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Using a lock miter bit

Viewing 11 posts - 61 through 71 (of 71 total)
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  • #670547
    smallerstick
    Pro
    North Bay, ON

    I finally tried out my lock miter bit today. After finding a set up video, it was pretty easy really. I did burn through a pile of scraps dialing in the but height and fence depth, but it went quicker than I thought it would!

    I have looked at one of those for a while now but always hesitated because of setup fears. Good to know they work as promised. I will look forward to the final result.

    BE the change you want to see.
    Even if you can’t Be The Pro… Be The Poster you’d want to read.

    #670550
    jponto07
    Moderator
    Bloomington, IN

    I finally tried out my lock miter bit today. After finding a set up video, it was pretty easy really. I did burn through a pile of scraps dialing in the but height and fence depth, but it went quicker than I thought it would!

    I have looked at one of those for a while now but always hesitated because of setup fears. Good to know they work as promised. I will look forward to the final result.

    I spent about 20 minutes dialing it in. Tomorrow, I’m going to make a set up block out of a piece of maple which should drop subsequent set ups to a minute or two.

    Jon P.
    Timber Carpentry & Construction
    https://www.facebook.com/timbercarpentry/
    Instagram

    #670558
    Doobie
    Moderator

    I finally tried out my lock miter bit today. After finding a set up video, it was pretty easy really. I did burn through a pile of scraps dialing in the but height and fence depth, but it went quicker than I thought it would!

    I have looked at one of those for a while now but always hesitated because of setup fears. Good to know they work as promised. I will look forward to the final result.

    I spent about 20 minutes dialing it in. Tomorrow, I’m going to make a set up block out of a piece of maple which should drop subsequent set ups to a minute or two.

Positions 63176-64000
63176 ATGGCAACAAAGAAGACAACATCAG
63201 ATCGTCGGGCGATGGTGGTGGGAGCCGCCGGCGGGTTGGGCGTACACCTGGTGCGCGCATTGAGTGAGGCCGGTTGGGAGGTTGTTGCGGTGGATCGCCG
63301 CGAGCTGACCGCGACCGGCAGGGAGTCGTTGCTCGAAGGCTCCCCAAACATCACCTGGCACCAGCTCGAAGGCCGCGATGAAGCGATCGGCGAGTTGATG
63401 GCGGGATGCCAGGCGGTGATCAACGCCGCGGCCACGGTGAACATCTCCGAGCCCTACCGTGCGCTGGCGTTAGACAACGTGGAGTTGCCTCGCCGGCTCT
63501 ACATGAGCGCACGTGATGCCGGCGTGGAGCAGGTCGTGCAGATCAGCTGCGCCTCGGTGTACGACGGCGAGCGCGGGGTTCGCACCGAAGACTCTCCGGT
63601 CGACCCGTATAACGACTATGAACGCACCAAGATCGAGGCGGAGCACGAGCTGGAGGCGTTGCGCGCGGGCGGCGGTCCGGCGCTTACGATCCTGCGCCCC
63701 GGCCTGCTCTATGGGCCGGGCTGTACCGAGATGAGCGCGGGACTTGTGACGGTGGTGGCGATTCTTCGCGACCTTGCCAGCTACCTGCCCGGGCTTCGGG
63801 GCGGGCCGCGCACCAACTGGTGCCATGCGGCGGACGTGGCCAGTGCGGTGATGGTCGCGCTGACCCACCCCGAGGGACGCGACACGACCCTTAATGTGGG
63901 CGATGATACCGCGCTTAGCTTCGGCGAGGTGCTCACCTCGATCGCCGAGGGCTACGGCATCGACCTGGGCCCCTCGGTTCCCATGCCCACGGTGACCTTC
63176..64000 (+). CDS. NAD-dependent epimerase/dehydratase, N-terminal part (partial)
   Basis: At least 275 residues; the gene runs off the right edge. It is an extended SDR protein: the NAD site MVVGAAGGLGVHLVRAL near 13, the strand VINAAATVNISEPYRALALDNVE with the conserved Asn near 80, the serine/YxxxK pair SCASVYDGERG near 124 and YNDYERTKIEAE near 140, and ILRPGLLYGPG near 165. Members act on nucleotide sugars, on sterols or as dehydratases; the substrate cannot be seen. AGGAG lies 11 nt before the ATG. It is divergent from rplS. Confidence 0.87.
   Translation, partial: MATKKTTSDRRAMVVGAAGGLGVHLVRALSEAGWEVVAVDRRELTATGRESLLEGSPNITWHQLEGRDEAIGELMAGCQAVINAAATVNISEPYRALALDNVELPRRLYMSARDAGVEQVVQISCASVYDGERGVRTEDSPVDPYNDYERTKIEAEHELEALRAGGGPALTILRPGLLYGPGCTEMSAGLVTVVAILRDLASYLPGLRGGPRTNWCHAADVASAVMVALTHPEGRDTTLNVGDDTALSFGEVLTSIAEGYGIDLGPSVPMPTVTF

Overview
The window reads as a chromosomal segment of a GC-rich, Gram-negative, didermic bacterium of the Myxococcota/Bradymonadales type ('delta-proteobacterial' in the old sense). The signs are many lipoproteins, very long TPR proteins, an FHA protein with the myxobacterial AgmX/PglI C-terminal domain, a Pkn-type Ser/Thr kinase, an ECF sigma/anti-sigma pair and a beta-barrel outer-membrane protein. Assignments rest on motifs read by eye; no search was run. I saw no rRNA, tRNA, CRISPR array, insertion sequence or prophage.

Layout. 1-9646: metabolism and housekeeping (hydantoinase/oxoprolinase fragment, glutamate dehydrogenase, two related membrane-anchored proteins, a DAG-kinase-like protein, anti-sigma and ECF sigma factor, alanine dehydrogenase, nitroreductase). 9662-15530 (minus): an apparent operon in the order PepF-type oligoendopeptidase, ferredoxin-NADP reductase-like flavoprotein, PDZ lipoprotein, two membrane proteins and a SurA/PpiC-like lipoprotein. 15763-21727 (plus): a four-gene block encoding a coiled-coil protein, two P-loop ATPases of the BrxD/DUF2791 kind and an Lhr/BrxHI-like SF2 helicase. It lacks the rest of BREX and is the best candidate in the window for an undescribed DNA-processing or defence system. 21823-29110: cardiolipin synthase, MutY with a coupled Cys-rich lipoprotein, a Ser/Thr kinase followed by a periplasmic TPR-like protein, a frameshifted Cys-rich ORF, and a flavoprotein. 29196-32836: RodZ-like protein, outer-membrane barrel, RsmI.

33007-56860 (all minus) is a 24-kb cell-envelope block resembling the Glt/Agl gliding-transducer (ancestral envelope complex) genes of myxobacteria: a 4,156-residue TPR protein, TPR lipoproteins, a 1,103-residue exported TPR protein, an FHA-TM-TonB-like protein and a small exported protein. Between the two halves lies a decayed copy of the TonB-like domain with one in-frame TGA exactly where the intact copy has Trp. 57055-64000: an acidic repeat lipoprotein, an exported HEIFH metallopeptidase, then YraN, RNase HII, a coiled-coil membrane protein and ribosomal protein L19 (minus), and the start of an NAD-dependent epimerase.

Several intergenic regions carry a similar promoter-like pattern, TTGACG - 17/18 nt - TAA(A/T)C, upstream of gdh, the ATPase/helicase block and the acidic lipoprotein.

I know Infinity Tools sells a lock miter bit setup gizmo. They want stupid money for us Canadians to order one, and I’ve questioned also why one just couldn’t use a setup scrap to do just the same like you’re gonna do.

    #670577
    TopNotch
    Pro
    elmwood park, NJ

    Im jealous. Last time I made a pile of columns out of Boral I wanted to make some lock miters but I azz out and ended up rabbiting laps.

    Post again. Are these bits restricted to table top units?

    Working Pro since 1993

    Tom M

    #670696
    KeeganC
    Pro
    Bloomington, IN
    <a

    Post again. Are these bits restricted to table top units?

    Typically yes, but there’s always more than one way to skin a cat….. see video

    #670758
    DirtyWhiteBoy
    Pro
    Honolulu,, Hi.
    <a

    Post again. Are these bits restricted to table top units?

    Typically yes, but there’s always more than one way to skin a cat….. see video

    <figure class=”oe-video-container”><iframe src=”https://www.youtube.com/embed/j_1UyC_djDs?feature=oembed&wmode=opaque&#8221; allow=”autoplay; encrypted-media” allowfullscreen=”” width=”770″ height=”433″ frameborder=”0″></iframe></figure>

    That looked like it worked very well.

    #670798
    TopNotch
    Pro
    elmwood park, NJ

    I looks like you need a strong router and a stable work surface. I could see the Festool track flexing a hair or human pressure wobbling in a bad place.
    I think this is a table table process. Still love it though.

    Working Pro since 1993